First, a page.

Local and cloud technologies are combined to tempt users away from email sharing.
For IT managers contemplating
file sharing alternatives to their email system or content management platform,
Egnyte's Egnyte HybridCloud is worth consideration. A business-class file
sharing tool, Egnyte HybridCloud uses local and cloud storage to store, share
and back up files while also providing IT with centralized administrative
The latest version, which
became available on Nov. 30, includes unified FTP capabilities, file preview,
tighter Salesforce.com integration and subfolder synchronization, along with
other security improvements.
The offering is favorably
priced when compared with roughly similar business file sharing services. The
"Corporate Plan" provides for 30 power users and 600 standard users and costs
$228 per month when paid annually. This works out to $7.60 per power user per
month, just under half the cost of services from YouSendIt and Box.net.
Egnyte HybridCloud power users
are typically employees with full access to Egnyte HybridCloud services,
including Web browser and mapped drive letter access, along with access to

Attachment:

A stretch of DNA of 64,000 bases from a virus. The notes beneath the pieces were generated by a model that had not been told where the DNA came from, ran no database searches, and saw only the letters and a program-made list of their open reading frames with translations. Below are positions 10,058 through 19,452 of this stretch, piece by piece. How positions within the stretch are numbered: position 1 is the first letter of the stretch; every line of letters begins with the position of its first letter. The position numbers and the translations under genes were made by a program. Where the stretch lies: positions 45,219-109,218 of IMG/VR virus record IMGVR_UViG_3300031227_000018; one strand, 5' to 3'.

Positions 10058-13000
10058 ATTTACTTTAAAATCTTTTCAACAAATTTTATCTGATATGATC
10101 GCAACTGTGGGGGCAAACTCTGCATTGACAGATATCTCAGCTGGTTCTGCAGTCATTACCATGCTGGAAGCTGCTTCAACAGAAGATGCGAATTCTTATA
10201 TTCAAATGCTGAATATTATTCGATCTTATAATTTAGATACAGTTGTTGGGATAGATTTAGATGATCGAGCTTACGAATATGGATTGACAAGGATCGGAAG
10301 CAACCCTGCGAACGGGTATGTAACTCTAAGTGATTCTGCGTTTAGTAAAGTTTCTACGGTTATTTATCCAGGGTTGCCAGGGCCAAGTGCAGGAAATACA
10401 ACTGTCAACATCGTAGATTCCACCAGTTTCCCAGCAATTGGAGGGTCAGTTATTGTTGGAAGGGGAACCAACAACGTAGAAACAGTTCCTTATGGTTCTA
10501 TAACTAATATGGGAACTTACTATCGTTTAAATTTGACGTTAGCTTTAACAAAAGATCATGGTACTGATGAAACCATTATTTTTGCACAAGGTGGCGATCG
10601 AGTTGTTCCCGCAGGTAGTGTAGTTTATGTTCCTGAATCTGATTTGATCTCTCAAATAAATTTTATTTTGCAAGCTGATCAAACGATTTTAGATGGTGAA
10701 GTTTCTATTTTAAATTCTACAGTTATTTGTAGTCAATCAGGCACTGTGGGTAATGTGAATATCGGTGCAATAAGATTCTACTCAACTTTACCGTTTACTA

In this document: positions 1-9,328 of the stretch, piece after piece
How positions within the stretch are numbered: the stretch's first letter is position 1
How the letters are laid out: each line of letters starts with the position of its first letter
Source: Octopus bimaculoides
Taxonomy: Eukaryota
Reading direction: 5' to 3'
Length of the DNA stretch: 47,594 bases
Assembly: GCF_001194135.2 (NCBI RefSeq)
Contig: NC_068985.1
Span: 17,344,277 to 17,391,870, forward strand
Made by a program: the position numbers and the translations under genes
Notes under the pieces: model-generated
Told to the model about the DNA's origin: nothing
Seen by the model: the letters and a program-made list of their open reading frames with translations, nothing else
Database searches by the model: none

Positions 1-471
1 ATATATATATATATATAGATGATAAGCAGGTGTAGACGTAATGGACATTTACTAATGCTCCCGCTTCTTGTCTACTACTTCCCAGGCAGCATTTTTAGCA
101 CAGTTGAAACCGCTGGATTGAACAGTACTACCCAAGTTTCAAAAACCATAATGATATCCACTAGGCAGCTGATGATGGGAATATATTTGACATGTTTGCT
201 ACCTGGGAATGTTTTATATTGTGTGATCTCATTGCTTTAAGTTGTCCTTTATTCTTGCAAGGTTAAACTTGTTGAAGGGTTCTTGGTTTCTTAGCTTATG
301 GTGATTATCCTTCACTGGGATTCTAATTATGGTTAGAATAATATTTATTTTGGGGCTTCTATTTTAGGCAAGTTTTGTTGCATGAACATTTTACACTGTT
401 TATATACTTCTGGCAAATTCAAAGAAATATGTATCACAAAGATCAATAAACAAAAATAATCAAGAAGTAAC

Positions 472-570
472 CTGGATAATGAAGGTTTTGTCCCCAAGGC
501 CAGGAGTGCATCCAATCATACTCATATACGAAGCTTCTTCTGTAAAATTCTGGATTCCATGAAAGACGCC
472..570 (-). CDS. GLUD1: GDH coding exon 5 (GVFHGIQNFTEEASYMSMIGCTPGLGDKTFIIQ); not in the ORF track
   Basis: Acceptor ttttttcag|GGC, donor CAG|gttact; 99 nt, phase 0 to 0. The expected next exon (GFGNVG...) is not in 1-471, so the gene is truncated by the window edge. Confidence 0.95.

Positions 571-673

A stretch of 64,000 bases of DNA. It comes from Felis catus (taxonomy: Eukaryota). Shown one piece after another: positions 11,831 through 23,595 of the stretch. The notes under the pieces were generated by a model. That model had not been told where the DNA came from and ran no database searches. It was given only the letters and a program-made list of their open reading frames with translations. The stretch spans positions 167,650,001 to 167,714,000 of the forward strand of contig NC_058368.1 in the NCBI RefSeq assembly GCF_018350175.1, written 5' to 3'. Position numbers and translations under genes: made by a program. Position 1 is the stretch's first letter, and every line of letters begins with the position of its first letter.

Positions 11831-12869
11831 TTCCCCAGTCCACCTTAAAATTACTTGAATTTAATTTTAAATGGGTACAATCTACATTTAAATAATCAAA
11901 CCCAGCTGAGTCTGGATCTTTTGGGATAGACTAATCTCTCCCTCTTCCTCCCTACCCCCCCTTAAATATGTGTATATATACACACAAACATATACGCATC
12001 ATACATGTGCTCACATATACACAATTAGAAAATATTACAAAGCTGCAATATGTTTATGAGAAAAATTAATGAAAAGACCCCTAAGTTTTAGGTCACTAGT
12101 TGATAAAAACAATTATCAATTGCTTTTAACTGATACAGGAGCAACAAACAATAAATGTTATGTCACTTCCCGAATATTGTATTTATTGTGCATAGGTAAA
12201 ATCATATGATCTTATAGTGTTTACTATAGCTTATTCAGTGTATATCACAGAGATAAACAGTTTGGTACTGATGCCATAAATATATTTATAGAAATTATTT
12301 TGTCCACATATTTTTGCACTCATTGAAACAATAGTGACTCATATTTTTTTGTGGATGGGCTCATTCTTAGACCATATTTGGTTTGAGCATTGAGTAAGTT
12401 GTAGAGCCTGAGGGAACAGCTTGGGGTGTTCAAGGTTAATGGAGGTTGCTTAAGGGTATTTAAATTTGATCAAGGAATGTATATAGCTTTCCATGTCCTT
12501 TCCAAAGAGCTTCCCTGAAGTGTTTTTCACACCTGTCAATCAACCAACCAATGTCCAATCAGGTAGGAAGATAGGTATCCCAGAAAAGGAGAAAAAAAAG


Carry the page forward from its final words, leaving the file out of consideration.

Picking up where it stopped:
Egnyte's Personal Local Cloud software to synchronize local file changes with a
version stored on the Egnyte cloud file server. Standard users are typically
external to the organization, such as partners or clients. There is no charge
for Standard user accounts.
Sending Large Files
Where other file sharing
services tend to move users away from FTP, Egnyte is moving in the opposite
direction. New in this version is a fully integrated FTP service that is hosted
by Egnyte. I was able to use the no-cost FileZilla FTP client to securely
upload large files to my Egnyte HybridCloud account.
As a result, I was able to
track file uploads and see when files were shared and when access to shared
files would expire. This kind of access control should be appealing to IT
managers interested in retiring on-premises FTP servers while making FTP
available to those who use the protocol to move large files.
IT administrators should be
aware that power user systems will need to be modified to install client-side
software including a Java-based uploader. I needed to install the FileZilla FTP
client on my test systems as well.
As an Egnyte power user, I also
used the Personal Local Cloud software to synchronize files between my laptop
and Egnyte HybridCloud. The local cloud acts as a hard drive that continuously
synced files with my Egnyte account. Once I installed the local software
component and designated which folders and subfolders should be kept in sync,
the process proceeded with only a slight hitch. The behavior of the Egnyte
local cloud software tripped several Kaspersky tripwires-my test system is
protected with Kaspersky Pure client security software-that I had to approve
before the synchronization could continue. This happened only the first time I
installed and used the local cloud software.